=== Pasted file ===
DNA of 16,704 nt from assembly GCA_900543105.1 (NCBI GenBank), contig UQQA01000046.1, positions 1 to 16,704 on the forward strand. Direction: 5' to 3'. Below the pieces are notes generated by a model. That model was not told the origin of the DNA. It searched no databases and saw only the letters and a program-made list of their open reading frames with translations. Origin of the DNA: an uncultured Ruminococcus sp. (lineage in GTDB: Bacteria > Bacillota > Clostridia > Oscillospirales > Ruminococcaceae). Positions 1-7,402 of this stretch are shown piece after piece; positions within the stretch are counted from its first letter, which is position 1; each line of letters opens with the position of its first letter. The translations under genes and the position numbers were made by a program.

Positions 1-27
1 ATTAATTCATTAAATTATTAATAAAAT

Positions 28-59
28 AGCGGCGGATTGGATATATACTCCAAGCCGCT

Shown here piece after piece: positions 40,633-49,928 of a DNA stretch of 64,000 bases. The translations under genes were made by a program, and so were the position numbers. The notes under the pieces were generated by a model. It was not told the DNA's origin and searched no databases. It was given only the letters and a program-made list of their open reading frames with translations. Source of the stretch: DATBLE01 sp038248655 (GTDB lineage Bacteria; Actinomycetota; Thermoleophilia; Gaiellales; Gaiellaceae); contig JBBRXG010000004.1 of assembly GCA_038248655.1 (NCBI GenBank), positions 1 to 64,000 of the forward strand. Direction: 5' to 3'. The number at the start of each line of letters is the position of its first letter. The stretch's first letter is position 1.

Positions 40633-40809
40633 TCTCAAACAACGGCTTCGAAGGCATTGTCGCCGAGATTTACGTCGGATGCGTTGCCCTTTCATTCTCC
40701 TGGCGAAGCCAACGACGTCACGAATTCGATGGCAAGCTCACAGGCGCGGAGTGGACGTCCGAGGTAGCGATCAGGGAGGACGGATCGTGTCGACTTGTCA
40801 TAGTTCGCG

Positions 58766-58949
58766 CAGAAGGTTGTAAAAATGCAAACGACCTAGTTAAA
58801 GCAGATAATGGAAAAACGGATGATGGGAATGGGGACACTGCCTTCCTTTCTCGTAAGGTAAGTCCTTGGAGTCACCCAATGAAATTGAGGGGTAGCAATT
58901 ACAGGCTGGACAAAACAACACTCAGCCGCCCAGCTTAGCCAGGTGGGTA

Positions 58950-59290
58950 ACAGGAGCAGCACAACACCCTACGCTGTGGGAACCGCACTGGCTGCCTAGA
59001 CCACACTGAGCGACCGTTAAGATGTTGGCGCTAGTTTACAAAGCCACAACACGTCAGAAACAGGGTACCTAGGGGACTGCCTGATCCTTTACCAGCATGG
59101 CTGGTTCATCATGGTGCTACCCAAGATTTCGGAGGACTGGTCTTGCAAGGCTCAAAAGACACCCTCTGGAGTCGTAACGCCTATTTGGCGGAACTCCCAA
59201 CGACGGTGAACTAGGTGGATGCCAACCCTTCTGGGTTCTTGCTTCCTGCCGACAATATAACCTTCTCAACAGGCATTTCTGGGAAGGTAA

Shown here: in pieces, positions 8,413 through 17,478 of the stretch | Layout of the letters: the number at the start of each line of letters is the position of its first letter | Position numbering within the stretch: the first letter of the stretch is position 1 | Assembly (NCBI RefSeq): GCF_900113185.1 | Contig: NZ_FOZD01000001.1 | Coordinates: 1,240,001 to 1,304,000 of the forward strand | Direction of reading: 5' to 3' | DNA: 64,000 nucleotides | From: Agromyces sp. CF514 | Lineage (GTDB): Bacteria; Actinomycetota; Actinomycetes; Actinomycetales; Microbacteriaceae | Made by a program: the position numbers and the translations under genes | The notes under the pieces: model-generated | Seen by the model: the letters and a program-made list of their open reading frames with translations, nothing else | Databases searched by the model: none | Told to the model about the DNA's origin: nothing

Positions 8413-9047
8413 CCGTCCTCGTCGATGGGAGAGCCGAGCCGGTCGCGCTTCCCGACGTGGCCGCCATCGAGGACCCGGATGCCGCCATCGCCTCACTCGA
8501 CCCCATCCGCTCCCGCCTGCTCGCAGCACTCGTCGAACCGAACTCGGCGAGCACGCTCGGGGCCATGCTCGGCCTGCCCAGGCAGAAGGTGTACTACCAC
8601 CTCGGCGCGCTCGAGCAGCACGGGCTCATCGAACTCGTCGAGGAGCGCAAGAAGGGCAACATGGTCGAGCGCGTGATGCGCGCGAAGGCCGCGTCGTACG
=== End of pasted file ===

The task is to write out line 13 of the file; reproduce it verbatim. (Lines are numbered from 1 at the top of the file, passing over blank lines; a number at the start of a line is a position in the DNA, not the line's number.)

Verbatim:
58801 GCAGATAATGGAAAAACGGATGATGGGAATGGGGACACTGCCTTCCTTTCTCGTAAGGTAAGTCCTTGGAGTCACCCAATGAAATTGAGGGGTAGCAATT